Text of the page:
It made me consider whether it is ever OK to use such a violent word in a business setting?

Rape is a violent act, in 90% of cases against women. One in six women in the US has experienced rape or attempted rape – and it is one of the most under-reported crimes. Rape is featured widely in classical art by artists like Titian, Rubens and Poussin. It is shown both as a violent act and as in-the-end-she-liked-it in films. In no case are women, or most men, numb or indifferent to the physical and emotional violence of visual portrayal of the act, or the description of the act.

We use other violent words in business. We talk about “attacking a market”, we talk about “killing an issue”, sometimes we tastelessly use war terminology when describing a market strategy, talking about defeating the enemy. Business is not for the faint of heart.

But I find men talking about “being raped” by business terms a bridge too far. It’s insensitive to the violence of the real act and it’s terrible after effect on the victims. To me, it’s in the class of talking about women’s bodies in a business setting – carrying the objectification of women in the media into the workplace. It’s in bad taste and insensitive. But to bring the issue up at the time would be professional suicide (notice the use of the word for another violent act in a phrase which is in common use). So I just “suck it up”. Would you?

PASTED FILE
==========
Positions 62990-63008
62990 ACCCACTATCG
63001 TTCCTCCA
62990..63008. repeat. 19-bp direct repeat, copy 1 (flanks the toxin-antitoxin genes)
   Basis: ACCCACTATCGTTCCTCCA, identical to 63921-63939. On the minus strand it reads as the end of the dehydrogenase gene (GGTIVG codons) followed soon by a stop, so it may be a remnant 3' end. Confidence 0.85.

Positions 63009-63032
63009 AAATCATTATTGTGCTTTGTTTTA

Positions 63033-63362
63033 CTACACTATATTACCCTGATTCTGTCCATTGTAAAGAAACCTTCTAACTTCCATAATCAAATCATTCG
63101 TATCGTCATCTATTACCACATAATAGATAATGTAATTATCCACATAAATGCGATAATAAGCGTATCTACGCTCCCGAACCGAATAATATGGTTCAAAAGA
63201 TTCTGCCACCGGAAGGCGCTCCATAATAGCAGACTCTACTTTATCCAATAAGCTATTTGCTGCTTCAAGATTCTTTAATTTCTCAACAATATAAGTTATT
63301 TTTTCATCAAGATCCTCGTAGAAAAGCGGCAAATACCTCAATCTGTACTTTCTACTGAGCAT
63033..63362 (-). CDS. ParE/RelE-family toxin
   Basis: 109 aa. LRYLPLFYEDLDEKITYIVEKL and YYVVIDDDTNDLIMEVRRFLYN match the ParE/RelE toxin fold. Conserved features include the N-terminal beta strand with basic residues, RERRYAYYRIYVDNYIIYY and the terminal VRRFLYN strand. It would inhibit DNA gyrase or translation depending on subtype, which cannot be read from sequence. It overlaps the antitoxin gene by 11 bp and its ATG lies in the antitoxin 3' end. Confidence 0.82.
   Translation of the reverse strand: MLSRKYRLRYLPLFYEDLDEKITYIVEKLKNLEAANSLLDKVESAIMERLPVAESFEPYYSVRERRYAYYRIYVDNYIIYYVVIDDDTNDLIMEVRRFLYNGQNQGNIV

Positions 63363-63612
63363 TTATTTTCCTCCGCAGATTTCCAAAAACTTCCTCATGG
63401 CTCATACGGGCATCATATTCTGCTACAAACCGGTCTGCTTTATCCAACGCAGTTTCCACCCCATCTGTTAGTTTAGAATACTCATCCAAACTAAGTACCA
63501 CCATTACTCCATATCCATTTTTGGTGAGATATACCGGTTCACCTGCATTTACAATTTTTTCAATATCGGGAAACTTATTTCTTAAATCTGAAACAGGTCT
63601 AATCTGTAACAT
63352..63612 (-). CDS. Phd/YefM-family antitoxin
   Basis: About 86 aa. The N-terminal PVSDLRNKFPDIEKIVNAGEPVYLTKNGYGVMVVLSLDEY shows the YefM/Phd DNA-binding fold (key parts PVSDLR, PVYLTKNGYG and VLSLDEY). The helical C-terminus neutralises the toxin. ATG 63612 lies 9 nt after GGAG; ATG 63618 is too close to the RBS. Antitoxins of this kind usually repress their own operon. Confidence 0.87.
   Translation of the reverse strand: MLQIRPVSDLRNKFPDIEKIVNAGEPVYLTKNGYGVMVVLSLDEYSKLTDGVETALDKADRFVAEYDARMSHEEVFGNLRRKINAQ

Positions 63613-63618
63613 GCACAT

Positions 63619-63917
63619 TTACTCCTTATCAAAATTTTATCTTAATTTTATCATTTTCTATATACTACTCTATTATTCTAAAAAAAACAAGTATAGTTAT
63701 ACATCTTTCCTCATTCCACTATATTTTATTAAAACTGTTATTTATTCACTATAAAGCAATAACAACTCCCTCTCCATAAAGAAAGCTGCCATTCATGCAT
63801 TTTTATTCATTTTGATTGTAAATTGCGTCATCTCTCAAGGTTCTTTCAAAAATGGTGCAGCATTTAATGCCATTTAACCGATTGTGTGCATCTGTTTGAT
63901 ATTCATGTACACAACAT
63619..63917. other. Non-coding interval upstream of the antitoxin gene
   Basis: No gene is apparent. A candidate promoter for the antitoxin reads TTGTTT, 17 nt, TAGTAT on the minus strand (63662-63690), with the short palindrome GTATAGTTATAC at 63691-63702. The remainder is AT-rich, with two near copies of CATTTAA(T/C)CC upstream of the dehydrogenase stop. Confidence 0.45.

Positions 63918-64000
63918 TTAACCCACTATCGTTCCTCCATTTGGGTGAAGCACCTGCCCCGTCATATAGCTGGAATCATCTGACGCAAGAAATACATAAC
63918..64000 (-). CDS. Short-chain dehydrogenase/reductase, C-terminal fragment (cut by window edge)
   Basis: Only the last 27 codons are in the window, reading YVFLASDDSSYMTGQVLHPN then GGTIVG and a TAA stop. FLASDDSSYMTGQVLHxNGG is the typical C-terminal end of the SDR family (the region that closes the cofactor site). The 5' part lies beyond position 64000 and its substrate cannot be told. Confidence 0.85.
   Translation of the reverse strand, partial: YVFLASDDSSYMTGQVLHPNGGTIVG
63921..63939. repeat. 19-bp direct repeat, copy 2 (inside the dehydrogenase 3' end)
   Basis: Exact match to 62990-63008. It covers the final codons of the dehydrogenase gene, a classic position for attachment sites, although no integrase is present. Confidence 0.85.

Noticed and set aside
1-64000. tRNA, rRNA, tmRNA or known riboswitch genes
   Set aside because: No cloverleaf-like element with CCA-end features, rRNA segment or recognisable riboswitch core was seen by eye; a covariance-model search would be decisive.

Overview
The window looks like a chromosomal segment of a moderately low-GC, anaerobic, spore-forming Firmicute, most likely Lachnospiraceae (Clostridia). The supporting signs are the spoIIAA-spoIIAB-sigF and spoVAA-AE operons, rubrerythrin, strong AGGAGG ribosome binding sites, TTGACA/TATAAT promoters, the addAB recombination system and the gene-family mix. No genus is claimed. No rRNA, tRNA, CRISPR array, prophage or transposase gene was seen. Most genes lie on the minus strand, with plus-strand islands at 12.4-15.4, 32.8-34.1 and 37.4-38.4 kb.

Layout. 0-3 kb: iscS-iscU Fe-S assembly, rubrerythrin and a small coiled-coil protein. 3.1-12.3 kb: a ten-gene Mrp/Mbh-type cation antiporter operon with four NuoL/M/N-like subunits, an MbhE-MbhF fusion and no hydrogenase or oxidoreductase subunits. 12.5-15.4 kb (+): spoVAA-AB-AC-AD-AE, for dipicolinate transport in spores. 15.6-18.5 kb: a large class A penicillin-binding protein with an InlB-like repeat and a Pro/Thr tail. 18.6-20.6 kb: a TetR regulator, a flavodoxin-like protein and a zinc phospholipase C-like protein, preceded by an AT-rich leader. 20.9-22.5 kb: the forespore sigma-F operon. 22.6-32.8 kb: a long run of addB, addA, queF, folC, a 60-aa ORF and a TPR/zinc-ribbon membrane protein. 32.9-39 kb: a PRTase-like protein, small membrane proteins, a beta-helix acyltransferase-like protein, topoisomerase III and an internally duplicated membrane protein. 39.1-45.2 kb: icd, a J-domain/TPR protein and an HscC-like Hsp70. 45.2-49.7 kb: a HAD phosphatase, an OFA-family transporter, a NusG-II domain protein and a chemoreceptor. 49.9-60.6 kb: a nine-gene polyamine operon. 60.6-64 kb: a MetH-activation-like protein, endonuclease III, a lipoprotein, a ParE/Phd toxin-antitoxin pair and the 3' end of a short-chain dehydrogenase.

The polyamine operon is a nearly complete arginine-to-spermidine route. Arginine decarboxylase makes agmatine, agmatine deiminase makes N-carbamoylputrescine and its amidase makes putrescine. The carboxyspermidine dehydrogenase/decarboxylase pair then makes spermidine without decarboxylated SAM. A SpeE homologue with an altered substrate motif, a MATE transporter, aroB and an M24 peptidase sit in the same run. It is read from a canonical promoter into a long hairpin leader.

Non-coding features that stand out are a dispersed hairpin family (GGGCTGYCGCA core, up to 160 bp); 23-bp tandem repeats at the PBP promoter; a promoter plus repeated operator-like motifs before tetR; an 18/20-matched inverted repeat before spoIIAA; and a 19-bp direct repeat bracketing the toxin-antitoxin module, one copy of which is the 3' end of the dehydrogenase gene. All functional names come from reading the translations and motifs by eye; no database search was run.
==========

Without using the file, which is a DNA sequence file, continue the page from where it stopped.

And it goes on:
Girls and 1000 tech jobs in Nashville

We have a real problem with jobs in tech. We have more jobs than qualified people.

This is not in the news today because for much of the US population there are not enough jobs. Not enough jobs that people are trained for. And yet in Silicon Valley we have 1 tech position open for every 2 that are filled. Hiring great technical staff is tough and increasingly expensive.

But this is not just a California problem. At the Nashville Technology Council’s annual meeting last week the theme was Diversity – and all the discussion was around education and attracting IT workers to Nashville. They have 1,000 open positions and not having enough IT workers is a real, commercial problem for them.